The Golden Boy award winner never lived up to his billing and (still only 30) is now at Adana Demirspor… that’s in Turkey.

7. Centre Midfield: Jaime Sánchez Fernández (Real Madrid – 1998)

Something of a journeyman, Jaime made 45 first team appearances for Real in the pre-Galacticos era, before embarking on a career of bit part roles as a bang average defensive midfielder for hire at places like Tenerife, Albacete and Racing Ferrol. 

Replaced Fernando Morientes for the final ten, as Los Blancos closed out a 1-0 win over Juventus.

8. Attacking Midfield: Harry Kewell (Liverpool – 2005)

Harry Kewell came to Liverpool as something of a steal for £5m in 2003, following a blistering few seasons at Leeds. 

However, injuries including (the presumably as painful as it is amusing-sounding) Gilmore’s Groin seemed to ravage the man and he never really won over the Anfield crowd.

Kewell was a controversial starting pick for the final, but lasted just 23 minutes before a torn muscle forced him off. 

9. Attacking Midfield: Jesper Blomqvist (Man Utd – 1999)

Jesper Blomqvist has the look a forgotten Lannister brother from Game of Thrones, and is one of the least remembered names from Man Utd’s 1999 treble-winning side.

The unspectacular Swede was a peripheral presence at Old Trafford but benefitted immensely from the suspensions of midfield duo Roy Keane and Paul Scholes for the final, where his key contribution was making way for Teddy Sheringham, who got the equaliser.

10. Attacking Midfield: Carlos Alberto (Porto – 2004)

Rated as one for the future, Carlos Alberto rarely troubled the scoresheets during a year at Porto, before heading home to Brazil and embarking on a whistle stop tour of the country picking up more clubs than goals along the way.

While attitude problems ruined any hope of career greatness, Alberto did score the opener in the 3-0 victory over AS Monaco way back when Jose Mourinho was still the coolest cat around.

11. Striker: Michele Padovano (Juventus – 1996)

Michele Padovano’s two-year spell at Juventus in a nomadic career happily overlapped with the 1996 Champions League victory over Ajax.

The injury-prone clogger of a forward also turned out for Crystal Palace, where he scored just one goal in a season.

In an unusual post-playing career move, he was ​sentenced to eight years behind bars for hashish trafficking in 2011.

Note:

1) This is just a bit of fun, chill out already.

2) Somewhat arbitrarily, I have decreed that all included must have played at least a minute in the final, to weed out the Jonathan Greening from the chaff.

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4 Key Battles That Could Decide Real Madrid’s Clash With Roma on Wednesday Night

​Real Madrid begin their defence of the Champions League as they entertain Roma at the Santiago Bernabéu Stadium on Wednesday night.

An unbeaten start to La Liga, scoring eight while conceding only three, means that Julen Lopetegui’s side are clear favourites for the Group G clash – at least that’s what the paper suggests.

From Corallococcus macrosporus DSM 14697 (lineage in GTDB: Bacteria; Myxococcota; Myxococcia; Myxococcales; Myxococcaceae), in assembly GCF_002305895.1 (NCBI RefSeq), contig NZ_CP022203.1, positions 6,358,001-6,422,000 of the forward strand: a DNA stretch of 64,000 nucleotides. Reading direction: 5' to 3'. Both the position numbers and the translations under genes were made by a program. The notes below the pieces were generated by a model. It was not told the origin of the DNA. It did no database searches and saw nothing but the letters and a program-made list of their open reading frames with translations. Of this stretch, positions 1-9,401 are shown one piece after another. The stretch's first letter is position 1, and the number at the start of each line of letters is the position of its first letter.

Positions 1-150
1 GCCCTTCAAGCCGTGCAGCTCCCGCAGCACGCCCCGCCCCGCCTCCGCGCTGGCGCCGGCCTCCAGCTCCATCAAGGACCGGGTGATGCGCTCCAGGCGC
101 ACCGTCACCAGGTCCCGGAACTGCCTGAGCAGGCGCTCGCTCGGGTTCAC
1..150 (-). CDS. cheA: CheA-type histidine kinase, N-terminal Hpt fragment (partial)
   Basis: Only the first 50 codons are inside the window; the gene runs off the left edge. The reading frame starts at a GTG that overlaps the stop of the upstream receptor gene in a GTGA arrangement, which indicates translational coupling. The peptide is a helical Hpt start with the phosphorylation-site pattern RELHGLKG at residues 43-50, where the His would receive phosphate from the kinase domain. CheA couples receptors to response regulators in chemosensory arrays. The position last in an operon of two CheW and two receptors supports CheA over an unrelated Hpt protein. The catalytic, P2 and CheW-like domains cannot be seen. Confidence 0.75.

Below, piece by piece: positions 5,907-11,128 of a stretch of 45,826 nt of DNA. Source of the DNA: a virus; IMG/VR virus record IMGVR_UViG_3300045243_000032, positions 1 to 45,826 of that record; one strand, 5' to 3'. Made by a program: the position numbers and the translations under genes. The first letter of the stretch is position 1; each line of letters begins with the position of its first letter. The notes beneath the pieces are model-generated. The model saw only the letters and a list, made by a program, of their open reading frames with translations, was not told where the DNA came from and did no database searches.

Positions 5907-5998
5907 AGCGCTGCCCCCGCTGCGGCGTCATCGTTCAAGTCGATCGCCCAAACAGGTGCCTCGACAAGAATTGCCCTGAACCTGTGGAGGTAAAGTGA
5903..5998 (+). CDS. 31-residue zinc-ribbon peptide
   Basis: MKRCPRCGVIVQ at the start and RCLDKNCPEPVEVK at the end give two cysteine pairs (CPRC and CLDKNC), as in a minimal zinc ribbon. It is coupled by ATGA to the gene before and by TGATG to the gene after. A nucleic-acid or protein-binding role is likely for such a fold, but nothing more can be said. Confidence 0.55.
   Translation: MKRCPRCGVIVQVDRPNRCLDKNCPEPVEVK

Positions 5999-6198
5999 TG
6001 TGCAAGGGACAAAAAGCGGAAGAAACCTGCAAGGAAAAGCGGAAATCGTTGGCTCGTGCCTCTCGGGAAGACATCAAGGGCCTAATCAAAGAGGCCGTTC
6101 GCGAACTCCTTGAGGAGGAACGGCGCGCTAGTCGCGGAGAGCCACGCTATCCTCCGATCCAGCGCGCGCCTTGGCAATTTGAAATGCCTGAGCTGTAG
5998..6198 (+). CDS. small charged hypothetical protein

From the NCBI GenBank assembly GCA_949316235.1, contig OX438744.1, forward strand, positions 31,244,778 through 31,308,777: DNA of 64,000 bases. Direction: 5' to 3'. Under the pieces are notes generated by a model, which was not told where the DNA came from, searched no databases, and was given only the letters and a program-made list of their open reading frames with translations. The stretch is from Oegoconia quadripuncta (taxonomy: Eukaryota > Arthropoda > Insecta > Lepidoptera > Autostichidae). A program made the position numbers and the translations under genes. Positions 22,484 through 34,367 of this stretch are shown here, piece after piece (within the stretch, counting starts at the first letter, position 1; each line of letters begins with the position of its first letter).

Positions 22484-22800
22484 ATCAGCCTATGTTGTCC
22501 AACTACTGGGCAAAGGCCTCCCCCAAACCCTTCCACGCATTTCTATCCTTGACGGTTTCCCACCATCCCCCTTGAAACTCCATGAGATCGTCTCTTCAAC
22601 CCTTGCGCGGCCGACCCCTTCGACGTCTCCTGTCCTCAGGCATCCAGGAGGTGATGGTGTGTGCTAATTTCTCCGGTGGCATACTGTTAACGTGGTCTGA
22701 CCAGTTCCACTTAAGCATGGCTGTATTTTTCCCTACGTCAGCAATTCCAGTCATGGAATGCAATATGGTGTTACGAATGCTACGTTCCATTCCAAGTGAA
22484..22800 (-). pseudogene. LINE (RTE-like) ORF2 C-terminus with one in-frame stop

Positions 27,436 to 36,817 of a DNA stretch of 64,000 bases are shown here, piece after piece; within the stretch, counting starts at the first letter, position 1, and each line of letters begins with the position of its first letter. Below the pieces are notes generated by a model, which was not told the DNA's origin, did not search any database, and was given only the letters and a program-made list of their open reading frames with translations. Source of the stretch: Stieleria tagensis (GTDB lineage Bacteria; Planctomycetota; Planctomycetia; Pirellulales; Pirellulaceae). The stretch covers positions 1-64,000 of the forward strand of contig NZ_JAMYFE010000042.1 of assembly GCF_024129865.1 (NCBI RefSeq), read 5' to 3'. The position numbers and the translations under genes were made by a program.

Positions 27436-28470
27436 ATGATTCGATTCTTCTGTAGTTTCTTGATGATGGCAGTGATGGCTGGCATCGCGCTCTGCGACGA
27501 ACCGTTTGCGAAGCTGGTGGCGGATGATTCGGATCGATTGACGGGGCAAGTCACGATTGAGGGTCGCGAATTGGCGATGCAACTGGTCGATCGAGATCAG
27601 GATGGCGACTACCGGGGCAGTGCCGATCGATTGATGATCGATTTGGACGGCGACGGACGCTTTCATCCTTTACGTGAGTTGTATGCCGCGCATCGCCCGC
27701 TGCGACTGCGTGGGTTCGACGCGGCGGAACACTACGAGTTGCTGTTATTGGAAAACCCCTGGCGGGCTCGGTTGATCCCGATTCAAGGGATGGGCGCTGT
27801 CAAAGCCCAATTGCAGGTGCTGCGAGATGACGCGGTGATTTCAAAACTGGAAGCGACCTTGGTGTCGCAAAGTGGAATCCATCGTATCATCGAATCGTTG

Roma, however have work to do in Serie A, winning only one of their opening four games, conceding seven in the progress. They travel to Madrid a very different side to the one that reached the semi-finals of this competition at the expense of Barcelona just a few months ago.

Here are four key battles which could determine the outcome of this one.

4. Edin Dzeko vs Sergio Ramos

Pivotal in Roma’s brilliant run last season, Edin Dzeko will once again be called upon to produce magic. Scoring eight and assisting a further five in last year’s competition Dzeko has the ability to run defences ragged with his bullying physique and lethal finishing. 

Starting the season with a goal and assist, Dzeko will eye the Bernabéu as the perfect venue to kick start his season. 

The man looking to stop him is Sergio Ramos. The hardened defender is certainly no pushover and although has a tendency to lose his temper, he is up there with the worlds best.

Dzeko will know he has to be at his upmost best to get anything out of Wednesday night. 

3. Steven Nzonzi vs Luka Modric

Nzonzi often goes under the radar. Linked with a move to Arsenal after winning the World Cup with France, the former Seville man opted for a summer move to Roma.

Despite only appearing in two of Roma’s opening four Serie A matches, the dogged midfielder has a successful pass completion rate of 90.8% and will need to replicate this on Wednesday night to prevent his opposite number seeing much of the ball. 

Modric, fresh of the back of outstanding World Cup exploits, leading Croatia to the final is one of the worlds best in possession. Capable of playing a defense splitting pass this midfield maestro has all the tools to unlock the Roma defense and it will be up to Nzonzi to stop him.

2. Stephan El Shaarawy vs Dani Carvajal

Once lauded as one of Europe’s brightest prospects, the fairy-tale career hasn’t quite worked out for Stephan El Shaarawy. 

However he is now enjoying something of a renaissance in the Italian capital. Despite, having been left out of the Italian national squad for over a year, the 25-year-old still has time to change his fortunes.